Science on the space station will benefit all
China yesterday released the first nine international cooperation projects for the country’s planned space station.
The selection was jointly implemented by the China Manned Space Agency and the United Nations Office for Outer Space Affairs.
The nine projects involve 23 entities from 17 countries in the fields of aerospace medicine, space life sciences and biotechnology, microgravity physics and combustion science, astronomy and other emerging technologies.
Lin Xiqiang, spokesperson of the CMSA, said one of the selection criteria was scientific significance.
The selected projects should not only promote the progress in related scientific fields but also help applicant countries strengthen aerospace technology and research capacity.
“The ‘Space Cancer’ project will improve the understanding of the cause of cancer and offer a new perspective for cancer prevention and treatment,” Lin said.
“A study about miscible liquids under microgravity will facilitate innovation in chemical or biochemical industries.”
Other selected projects include studies about microorganisms under microgravity, flame instabilities, gamma-ray bursts detection as well as the development of solar batteries.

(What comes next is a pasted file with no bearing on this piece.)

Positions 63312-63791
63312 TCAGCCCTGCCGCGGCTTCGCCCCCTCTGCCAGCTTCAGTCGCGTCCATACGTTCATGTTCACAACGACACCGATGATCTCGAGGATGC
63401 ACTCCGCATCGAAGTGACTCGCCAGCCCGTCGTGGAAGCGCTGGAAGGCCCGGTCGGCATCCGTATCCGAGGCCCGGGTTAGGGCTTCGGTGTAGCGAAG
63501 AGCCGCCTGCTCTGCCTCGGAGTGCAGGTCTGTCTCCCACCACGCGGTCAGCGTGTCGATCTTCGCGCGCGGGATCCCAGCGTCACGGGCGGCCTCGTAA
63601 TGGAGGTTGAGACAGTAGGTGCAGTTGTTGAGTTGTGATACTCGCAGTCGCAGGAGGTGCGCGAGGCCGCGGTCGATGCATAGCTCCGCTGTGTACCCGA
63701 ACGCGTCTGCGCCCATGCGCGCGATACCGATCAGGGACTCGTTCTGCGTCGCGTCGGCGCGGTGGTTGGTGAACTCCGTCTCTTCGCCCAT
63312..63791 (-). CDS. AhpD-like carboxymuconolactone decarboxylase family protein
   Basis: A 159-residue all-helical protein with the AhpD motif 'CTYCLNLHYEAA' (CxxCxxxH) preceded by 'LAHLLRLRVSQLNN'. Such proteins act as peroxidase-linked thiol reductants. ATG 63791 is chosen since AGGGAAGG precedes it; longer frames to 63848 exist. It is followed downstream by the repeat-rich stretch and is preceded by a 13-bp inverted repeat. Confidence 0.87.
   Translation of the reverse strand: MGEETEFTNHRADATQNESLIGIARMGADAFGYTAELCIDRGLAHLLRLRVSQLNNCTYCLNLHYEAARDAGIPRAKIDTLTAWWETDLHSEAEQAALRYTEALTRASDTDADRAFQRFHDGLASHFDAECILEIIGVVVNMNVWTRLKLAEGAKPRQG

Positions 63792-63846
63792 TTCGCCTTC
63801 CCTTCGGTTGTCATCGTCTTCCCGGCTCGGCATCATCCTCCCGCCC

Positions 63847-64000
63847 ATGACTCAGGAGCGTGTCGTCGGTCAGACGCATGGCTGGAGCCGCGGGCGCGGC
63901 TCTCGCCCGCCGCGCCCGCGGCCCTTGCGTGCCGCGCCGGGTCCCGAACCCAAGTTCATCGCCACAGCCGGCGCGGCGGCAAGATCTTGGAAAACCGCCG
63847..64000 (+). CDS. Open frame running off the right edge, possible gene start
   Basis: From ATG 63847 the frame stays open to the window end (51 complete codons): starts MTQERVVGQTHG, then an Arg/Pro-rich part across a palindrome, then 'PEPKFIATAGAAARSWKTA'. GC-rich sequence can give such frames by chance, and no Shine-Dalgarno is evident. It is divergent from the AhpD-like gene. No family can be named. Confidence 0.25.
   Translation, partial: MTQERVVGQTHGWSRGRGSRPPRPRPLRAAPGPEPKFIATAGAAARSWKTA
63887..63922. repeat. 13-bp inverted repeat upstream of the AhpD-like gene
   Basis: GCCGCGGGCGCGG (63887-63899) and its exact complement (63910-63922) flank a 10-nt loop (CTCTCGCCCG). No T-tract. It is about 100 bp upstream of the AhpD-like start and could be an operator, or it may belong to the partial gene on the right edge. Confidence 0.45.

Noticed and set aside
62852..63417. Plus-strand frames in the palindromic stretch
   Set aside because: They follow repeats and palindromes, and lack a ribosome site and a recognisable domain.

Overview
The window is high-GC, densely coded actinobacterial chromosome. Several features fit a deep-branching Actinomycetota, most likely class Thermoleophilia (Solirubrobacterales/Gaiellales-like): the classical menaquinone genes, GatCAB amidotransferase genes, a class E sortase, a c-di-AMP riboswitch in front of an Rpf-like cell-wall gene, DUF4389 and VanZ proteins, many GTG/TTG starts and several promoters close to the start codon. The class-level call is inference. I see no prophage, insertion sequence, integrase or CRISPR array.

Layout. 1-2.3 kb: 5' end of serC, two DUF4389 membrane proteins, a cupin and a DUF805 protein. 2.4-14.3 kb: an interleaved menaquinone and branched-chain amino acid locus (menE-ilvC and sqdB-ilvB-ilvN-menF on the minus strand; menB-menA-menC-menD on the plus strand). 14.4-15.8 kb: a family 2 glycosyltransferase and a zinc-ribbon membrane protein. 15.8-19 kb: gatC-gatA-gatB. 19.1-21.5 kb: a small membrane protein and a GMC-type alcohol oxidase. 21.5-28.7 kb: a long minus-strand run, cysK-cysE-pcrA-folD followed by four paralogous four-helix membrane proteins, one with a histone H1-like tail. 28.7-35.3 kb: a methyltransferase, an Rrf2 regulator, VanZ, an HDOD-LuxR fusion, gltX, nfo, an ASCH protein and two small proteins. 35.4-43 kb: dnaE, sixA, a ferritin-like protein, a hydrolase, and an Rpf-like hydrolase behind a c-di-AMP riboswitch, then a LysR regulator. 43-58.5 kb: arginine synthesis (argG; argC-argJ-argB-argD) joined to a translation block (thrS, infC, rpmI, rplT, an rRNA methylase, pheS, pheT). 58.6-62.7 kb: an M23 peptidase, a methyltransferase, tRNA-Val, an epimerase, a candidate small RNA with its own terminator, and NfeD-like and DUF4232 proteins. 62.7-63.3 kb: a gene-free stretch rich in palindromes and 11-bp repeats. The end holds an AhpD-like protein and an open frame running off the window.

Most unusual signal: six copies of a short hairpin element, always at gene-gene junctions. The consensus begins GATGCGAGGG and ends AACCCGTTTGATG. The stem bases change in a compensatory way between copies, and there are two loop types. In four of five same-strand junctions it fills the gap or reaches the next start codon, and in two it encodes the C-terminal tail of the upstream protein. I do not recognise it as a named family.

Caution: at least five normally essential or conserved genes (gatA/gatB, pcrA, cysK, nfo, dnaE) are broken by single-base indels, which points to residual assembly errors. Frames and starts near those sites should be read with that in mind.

Hao Chun, director general of the CMSA, said the agency will continue to work closely with the UNOOSA to improve and publish the second batch of cooperation projects.
China has always been engaged with the international space community.
In March 2016, the CMSA and UNOOSA signed a memorandum of understanding to invite UN member states to conduct scientific experiments aboard the China space station. By May 2018, 42 cooperation proposals from 27 countries had been received.
China’s space station is expected to be completed in 2022. The station will serve as a space laboratory to carry out multidisciplinary scientific research. It will have a core module and experiment modules, which are under development.
China is also willing to share the achievements of manned spaceflight with countries all over the world, especially with the developing countries, Lin said.